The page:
This #Bitcoin Whitepaper day (Oct31), I take a few minutes to remember what started it all. Back in June 2017, my neighbor Gaurav popped by and casually dropped the Bitcoin bomb. He asked, "Bro, have you heard of Bitcoin?" I had, but never really dug into it. So, we started hanging out at Pepper and Peko in Koramangala, diving into the Bitcoin rabbit hole over cups of chai. It felt like opening a can of digital worms that just wouldn’t stop wriggling. From understanding the core of it and figuring out a use case to solve labor market frictions backed by India’s largest private employer to delving full time to starting communities around skill to running experiments a.k.a. failing multiple times to arrive at #TheInternetOfValue it has been an arduous journey of 6 years and we’re just starting and we’re gonna remember the giants on whose shoulders we are jumping off from.
Now, onto the financial rebel yell, a monetary mic drop, BitcoinWhite paper. Here is why am grateful to it, where it fails, and where I see our paths merge.
1) Dare to Question: Satoshi Nakamoto, with the Bitcoin Whitepaper, was like the new kid in the math classroom who questioned why 2+2 always had to be 4. It came at a time when big banks and allied financial institutions were acting like bullies on the playground. They set the rules, decide the game’s winners and losers, and never really reveal the scores. Bitcoin was like that quiet kid who stood up and challenged the bully. The simple act of standing up and asking that question has now pulled in close to 1.3 trillion 4 market cap and some of the best minds in the world.
The whitepaper started a conversation that pulled the curtain on the “financial wizards” (if lending to subprime borrowers, packaging the defaults as a financial instrument, and ending up breaking the global financial ecosystem while taking home a heft bonus is what wizards do) hiding behind, showing, nay, letting us figure out all the strings.
2) Broken Promise: The Whitepaper hinted at a world where money moved freely, without the need for the financial hall monitors. But, as Sam Altman mentioned in his podcast interview with Nicolai Tangen, Bitcoin (Crypto) hasn't quite kept its promise. The mining scene turned into a power-hungry monster, gobbling up energy like cookies. And the open door to the crypto club started to feel like it needed a secret handshake due to all the techy talk. Bitcoin, in its quest to revolutionize finance, ironically morphed into a reflection of the very system it aimed to disrupt. It’s almost like Satoshi could echo Oppenheimer's profound realization at the dawn of the atomic age, but with a digital twist: “Now, I am become the flaw in the financial system, the creator of chains.” Satoshi's vision might have ignited the fuse for a financial renaissance, yet the ensuing explosion bears a resemblance to the old world it sought to replace. Like Centralised exchanges acting as gatekeepers, opaqueness everywhere with anonymous wallets and more importantly jargon-filled vocabulary acts as the biggest entry barrier thus making the “open permissionless network” concept a moot point. Satoshi would be angry like Jesus who whipped the merchants/robbers out of the places of worship.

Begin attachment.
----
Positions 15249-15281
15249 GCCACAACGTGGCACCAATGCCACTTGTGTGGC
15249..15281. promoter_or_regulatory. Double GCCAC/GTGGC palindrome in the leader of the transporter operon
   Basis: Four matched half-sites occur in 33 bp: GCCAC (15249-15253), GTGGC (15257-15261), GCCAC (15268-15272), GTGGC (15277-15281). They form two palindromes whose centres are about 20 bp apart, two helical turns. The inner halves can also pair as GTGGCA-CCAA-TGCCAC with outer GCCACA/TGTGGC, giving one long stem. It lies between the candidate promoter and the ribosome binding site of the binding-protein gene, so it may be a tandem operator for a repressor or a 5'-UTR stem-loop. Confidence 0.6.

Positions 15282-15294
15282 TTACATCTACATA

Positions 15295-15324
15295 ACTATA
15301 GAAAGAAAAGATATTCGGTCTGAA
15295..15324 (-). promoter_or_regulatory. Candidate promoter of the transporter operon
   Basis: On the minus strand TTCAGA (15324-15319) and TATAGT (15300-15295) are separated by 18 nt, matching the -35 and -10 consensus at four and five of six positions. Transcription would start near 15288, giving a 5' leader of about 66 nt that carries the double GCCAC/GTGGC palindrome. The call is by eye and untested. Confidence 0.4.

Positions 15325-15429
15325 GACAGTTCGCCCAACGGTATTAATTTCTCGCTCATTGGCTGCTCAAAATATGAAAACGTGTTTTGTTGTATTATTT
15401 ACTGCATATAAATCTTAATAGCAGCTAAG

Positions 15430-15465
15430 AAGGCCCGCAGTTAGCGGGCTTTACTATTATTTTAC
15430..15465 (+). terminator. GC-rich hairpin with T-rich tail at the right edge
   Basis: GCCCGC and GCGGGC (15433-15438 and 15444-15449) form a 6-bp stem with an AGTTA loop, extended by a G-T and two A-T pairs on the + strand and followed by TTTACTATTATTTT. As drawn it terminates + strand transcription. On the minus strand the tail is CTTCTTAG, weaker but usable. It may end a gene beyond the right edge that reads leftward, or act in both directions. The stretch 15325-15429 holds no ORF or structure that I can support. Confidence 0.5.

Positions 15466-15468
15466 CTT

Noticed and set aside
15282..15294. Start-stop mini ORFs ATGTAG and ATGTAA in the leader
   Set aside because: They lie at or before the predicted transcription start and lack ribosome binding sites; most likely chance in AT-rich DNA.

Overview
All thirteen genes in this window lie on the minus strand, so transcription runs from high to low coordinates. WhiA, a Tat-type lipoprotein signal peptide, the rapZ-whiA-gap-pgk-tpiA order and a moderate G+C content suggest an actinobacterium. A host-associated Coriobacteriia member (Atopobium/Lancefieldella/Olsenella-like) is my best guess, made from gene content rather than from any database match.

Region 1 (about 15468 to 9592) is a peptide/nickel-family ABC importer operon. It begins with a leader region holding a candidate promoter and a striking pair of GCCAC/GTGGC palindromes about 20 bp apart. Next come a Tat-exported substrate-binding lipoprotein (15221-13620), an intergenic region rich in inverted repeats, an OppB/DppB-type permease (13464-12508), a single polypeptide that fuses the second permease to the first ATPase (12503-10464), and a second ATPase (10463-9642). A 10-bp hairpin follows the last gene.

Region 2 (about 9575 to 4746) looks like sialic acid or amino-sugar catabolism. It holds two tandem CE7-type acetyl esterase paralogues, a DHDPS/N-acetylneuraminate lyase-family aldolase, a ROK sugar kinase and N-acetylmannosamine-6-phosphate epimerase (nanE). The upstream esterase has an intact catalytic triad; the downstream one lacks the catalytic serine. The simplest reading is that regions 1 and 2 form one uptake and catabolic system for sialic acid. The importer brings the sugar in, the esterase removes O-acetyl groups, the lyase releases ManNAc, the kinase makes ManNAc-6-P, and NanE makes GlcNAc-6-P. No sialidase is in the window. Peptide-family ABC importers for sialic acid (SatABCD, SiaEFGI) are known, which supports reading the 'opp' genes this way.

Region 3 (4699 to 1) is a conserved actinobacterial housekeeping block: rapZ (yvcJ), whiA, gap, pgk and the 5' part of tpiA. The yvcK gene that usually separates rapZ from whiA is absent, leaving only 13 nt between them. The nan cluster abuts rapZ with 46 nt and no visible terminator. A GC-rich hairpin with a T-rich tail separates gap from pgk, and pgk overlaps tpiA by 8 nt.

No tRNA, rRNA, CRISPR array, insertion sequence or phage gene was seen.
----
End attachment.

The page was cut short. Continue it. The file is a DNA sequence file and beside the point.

3) Compassion over Coding: Bitcoin's journey has been a mix of hits and misses, like a financial game of pinball. But it’s set the stage for something bigger. It’s not just about swapping digital coins; it’s about trust and sharing the financial pie. The Bitcoin talk has sparked ideas on how we can all have a slice of that pie, without a few taking the biggest pieces. The whitepaper was the seed, and now we’re in a forest of fintech innovations but somehow there are no flora and fauna.
Open questions to the #Bitcoin / #Web3 community
If your entry point is an anonymous digital wallet we would spend more effort weeding out / figuring out the “real” ones. And if this cost is more than the fiat world why do you think anyone would switch?
If your metric for token “value” is the number of transactions per minute / or velocity of money flow (value exchange) then it’s a recipe for FTX kinda debacles. How’s it better than the existing system at least the current ones have fundamental ways to measure value.
If your answer for evolved institutions is DAOs then show the world how are you different. Do you take care of people better? if yes, how ? Do you help build an equitable org, if yes, how? A “smart contract” with a token supply and distribution matrix is not an org / DAO!
For anyone who’s thinking “Criticism is NOT a solution” check out, TheInternetOfValue
The Bitcoin Whitepaper wasn’t just a bunch of words and numbers; it was a spark that lit a big ol’ financial fuse. It got all of us talking, questioning, and dreaming of a fairer world. So here’s a nod to Bitcoin and Satoshi for stirring the financial pot and showing us there’s nothing that’s unquestionable. As we step into the new world of building better economies, let’s take with us the spirit of questioning, learn from the bumps on the road, and even look at other parameters of the economy, i.e. labor (people) and well-being without which money exchange whether it’s peer to peer or borderless or decentralized is pointless.
This is the beginning of #Gratitude posts about all the books and people who’ve inspired us to #TheInernetOfValue, if you wanna explore all the books and papers you can check out